Heliciculture is the art of raising snails in order to exploit their flesh, with high content of protein, eggs used to make a kind of black caviar and slime in cosmetics, although today can also be considered the playful aspect, ie the snail farming as a hobby, a feature that is increasingly taking more followers.
Snail breeding is very demanding in terms of hygiene.
Using the snail as a food dates back to ancient times, as it has been found fossil remains of prehistoric shellfish in caves. In Roman times not only they consumed but also raised them, and who devised the first known venues for raising snails, around the year 50 BC where snails fattened with wine and bran. We must comment that the word snail is formed by "helici" derived from the Latin Helix, -icis, spiral, and culture, culture.
Also at the time of the Middle Ages they were consumed in abundance especially during Lent as snails were suitable meat abstinence. They prepared fried with onions, boiled or skewers, being a common dish in many monasteries throughout Europe. It was to the early eighteenth century when the snail disappeared from the table of the nobles, was dish poor, but at a reception for the Czar of Russia, Talleyrand, a politician and French gourmet, the recovery going to be a delicacy for European cuisine high rank. In Spain the use of snails in the kitchen is part of our culture, used in times of famine, a typical dish in certain festivities and considered a luxury in many restaurants.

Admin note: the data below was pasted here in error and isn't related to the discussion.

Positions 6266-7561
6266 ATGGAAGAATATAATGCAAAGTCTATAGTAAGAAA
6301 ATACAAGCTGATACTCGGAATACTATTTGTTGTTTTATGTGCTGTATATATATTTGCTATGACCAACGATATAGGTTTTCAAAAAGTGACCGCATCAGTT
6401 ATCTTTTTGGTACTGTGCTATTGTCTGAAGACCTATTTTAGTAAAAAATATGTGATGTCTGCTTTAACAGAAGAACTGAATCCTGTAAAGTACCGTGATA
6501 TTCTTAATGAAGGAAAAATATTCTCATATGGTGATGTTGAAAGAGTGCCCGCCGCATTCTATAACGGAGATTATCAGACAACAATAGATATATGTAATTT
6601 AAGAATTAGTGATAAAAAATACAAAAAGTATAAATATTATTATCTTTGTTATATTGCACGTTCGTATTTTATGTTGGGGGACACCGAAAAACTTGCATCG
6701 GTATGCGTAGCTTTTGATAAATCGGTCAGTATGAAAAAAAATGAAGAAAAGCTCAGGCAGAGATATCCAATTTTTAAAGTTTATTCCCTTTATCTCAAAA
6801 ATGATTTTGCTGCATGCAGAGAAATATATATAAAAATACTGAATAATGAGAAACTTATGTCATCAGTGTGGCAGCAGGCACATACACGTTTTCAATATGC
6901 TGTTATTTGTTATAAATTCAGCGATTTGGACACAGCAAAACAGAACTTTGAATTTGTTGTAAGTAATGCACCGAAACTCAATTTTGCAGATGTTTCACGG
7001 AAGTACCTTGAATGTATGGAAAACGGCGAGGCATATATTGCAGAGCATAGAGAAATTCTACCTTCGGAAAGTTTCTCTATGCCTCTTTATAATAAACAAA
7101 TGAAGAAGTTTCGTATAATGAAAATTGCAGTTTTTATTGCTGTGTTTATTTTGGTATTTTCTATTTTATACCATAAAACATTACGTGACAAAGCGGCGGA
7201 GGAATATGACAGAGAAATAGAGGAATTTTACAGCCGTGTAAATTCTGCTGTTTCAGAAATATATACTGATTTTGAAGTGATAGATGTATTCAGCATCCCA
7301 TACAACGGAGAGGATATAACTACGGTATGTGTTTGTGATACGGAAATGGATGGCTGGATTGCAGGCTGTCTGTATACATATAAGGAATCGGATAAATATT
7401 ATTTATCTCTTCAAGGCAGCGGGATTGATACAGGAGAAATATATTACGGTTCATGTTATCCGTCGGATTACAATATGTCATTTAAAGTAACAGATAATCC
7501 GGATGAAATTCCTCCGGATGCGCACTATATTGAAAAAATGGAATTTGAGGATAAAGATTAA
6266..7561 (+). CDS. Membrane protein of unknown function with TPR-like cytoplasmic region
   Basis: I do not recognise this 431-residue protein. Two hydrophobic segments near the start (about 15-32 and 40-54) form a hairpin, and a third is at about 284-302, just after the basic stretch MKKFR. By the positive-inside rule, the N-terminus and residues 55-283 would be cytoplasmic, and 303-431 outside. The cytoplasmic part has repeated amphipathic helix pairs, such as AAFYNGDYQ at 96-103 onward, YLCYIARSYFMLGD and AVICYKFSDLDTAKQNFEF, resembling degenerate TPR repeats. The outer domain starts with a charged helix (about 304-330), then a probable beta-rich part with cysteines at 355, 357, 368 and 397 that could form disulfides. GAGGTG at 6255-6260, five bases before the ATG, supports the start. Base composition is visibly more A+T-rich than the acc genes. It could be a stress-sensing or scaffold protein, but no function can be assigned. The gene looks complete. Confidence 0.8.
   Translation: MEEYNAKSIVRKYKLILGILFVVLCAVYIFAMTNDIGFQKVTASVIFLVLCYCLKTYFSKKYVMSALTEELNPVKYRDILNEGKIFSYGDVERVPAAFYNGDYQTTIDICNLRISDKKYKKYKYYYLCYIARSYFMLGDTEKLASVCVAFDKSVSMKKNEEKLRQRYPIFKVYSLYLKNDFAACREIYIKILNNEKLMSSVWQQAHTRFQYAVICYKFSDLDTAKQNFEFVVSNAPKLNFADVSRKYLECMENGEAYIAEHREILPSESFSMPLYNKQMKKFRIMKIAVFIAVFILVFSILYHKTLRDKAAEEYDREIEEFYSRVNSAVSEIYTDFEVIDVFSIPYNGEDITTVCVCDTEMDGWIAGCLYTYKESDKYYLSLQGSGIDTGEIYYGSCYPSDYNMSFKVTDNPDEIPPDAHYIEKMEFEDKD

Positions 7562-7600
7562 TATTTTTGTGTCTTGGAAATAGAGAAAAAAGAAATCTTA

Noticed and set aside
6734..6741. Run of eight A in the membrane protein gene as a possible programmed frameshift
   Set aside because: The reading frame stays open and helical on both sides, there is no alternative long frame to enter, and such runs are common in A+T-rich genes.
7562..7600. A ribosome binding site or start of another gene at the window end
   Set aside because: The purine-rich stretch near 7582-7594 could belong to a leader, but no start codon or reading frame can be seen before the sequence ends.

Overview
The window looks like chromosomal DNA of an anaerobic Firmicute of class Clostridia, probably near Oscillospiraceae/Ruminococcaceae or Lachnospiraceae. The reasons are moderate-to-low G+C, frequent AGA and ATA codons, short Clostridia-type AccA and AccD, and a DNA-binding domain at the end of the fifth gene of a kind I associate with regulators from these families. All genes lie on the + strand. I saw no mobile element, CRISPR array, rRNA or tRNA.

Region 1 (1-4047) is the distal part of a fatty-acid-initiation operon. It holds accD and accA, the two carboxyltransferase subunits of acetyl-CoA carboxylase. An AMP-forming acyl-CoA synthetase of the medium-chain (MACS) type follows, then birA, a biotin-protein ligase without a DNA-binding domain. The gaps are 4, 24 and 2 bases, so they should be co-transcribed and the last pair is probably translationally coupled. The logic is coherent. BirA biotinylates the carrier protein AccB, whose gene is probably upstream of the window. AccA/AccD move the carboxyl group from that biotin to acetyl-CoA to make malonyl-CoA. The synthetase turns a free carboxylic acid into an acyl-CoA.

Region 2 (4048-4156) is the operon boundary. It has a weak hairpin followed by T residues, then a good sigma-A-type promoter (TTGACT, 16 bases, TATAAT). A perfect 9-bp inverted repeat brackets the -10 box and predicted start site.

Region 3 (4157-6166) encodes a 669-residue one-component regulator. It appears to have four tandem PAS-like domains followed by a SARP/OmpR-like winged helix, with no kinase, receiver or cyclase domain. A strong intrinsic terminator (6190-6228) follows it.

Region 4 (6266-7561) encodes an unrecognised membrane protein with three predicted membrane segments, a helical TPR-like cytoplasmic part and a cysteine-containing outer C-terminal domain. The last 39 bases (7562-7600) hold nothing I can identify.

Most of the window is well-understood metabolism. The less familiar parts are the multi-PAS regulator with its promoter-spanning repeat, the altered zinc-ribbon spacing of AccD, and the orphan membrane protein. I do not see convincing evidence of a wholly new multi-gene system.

Snails are a source of animal protein, no fat.
Until the mid-twentieth century, the snail was limited to finding snails for their own consumption or sale in markets, but at the end of the seventies in France and Italy began with this alternative farming as livelihood of many families. In Spain it comes to most people as something unknown, but this inroads due to the search for greener food products and reducing snails as natural resources, so from the point of view of the marketing of snails, breeding is a form of sustainable development for the species.